A bunch of April fools: Canadian politicians crack practical jokes

Tom Mulcair shaving his beard. Rona Ambrose posting Stornoway on AirBNB. Just another April Fools’ Day in Ottawa.


“Breakfast is served here at the main table between 7:30 and 10:30,” explains Conservative leader Rona Ambrose in a video tour for Stornoway, the residence of the leader of the official Opposition. “This is the room we’re listing on AirBnb. We’re hoping it’s going to help pay off the Liberal deficit.”

This April 1st, Ambrose wasn’t the only politician kidding around. Thomas Mulcair tweeted a photo of himself lathered up in shaving cream, ready to get rid of a beard that has been part of his identity since he was a teenager. “YOLO,” read the hashtag.

Meanwhile, Catherine McKenna declared she was replacing the lawnmowers on Parliament Hill with “environmentally friendly goats.”

Down the street from Parliament Hill, mischievous librarians at Library and Archives Canada (LAC) staged a fake acquisition of records from X-Men’s Wolverine. “His military career spanned multiple conflicts,” reads a Facebook post by the LAC, “making his personnel records an unprecedented study in Canadian military history.”

News ReleaseLibrary and Archives Canada’s major acquisition of the declassified journals and military records of…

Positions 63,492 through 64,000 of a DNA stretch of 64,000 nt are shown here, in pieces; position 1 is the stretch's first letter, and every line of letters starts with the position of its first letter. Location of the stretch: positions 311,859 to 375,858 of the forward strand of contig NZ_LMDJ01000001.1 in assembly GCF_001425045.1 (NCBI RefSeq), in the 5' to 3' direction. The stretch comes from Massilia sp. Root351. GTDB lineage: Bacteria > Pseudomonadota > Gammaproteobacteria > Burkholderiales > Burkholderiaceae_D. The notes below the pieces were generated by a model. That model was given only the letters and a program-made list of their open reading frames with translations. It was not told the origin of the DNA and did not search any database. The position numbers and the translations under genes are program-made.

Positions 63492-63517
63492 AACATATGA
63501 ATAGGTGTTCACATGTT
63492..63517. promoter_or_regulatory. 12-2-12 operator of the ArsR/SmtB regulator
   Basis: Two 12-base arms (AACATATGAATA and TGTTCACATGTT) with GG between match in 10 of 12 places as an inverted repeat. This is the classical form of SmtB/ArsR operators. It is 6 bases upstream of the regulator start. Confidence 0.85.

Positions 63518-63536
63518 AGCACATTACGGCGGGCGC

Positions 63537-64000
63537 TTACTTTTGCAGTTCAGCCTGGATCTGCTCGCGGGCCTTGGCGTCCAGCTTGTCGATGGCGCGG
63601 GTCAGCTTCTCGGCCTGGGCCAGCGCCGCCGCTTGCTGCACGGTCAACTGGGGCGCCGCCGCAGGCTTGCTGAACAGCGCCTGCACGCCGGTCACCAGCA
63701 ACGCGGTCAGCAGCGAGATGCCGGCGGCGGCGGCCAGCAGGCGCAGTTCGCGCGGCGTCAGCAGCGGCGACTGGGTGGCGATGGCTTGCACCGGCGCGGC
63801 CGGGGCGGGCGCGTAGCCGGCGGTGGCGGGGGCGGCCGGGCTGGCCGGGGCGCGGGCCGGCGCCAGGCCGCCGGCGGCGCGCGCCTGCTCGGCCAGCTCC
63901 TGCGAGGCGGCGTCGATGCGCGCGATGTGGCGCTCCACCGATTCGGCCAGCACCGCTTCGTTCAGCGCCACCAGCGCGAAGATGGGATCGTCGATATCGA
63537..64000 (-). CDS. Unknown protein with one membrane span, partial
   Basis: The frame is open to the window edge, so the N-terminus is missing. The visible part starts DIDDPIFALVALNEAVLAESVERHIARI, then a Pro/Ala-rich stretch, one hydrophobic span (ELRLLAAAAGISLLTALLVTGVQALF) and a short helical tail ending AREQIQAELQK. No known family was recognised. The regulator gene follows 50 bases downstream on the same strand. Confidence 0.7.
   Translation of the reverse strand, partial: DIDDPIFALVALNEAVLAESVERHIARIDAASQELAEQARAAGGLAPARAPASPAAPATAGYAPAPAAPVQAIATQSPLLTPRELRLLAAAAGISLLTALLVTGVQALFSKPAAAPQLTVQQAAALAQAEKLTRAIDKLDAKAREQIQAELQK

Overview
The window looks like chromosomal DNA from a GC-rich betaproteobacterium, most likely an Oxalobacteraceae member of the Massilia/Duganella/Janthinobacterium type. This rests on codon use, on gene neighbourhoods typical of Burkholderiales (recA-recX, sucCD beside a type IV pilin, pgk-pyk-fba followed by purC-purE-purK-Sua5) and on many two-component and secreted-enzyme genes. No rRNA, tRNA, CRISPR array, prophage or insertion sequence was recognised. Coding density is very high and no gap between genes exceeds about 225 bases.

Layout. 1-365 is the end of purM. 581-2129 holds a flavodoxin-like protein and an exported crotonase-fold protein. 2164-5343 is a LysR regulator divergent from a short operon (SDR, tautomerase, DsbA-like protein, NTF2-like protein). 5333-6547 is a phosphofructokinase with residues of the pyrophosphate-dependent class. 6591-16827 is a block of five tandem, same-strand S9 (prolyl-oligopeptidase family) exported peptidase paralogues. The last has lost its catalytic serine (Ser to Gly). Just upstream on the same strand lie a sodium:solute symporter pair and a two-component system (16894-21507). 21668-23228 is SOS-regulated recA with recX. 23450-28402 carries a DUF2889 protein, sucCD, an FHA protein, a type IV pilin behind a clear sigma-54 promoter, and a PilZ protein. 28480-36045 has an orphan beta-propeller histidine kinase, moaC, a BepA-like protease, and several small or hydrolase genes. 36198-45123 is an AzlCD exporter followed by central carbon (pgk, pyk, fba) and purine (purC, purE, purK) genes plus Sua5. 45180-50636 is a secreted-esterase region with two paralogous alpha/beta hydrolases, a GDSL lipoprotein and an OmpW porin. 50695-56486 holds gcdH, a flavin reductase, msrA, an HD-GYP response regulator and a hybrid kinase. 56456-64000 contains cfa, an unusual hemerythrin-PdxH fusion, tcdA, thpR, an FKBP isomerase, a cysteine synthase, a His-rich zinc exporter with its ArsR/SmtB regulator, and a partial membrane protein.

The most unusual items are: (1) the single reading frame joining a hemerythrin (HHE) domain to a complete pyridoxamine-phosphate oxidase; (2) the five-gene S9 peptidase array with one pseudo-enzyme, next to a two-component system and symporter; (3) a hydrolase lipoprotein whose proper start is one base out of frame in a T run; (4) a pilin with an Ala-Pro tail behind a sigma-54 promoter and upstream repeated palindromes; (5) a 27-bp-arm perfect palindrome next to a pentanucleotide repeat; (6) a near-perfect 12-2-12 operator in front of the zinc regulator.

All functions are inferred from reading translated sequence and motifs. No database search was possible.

Posted by Library and Archives Canada on Friday, April 1, 2016

At other levels of government, politicians have long been training their funny bones. In 2014, Rob and Doug Ford said they would play a prank on Mayor John Tory as a welcoming gift into office, perhaps by “leaving LRTs all over the place.” When Rob won the mayoralty in 2010, former mayor David Miller left gravy packets in the office to make fun of him for being on the “gravy train.” Last April Fool’s, the Toronto Health Board read out a false list of speakers at a board meeting, introducing names like “Ayma-moron,” “Isaac Cox” and “Anita Hoare.”

Pranks have also come from constituents; in July, two teenagers in Rothesay, N.B., mailed dead fish to their councillor (the RCMP ordered them to apologize), and in 2009, the son of a member of Parliament in British Columbia mooned the audience at his graduation ceremony. Canadian political jokes have even spread to the United States; in 2000, Rick Mercer pulled a prank on George W. Bush, where he asked a question about his relations with “Prime Minister Jean Poutine.” Bush didn’t catch the reference and replied, “he understands that I want to make sure … we’ll work closely together.” Mercer admitted that Bush was probably distracted.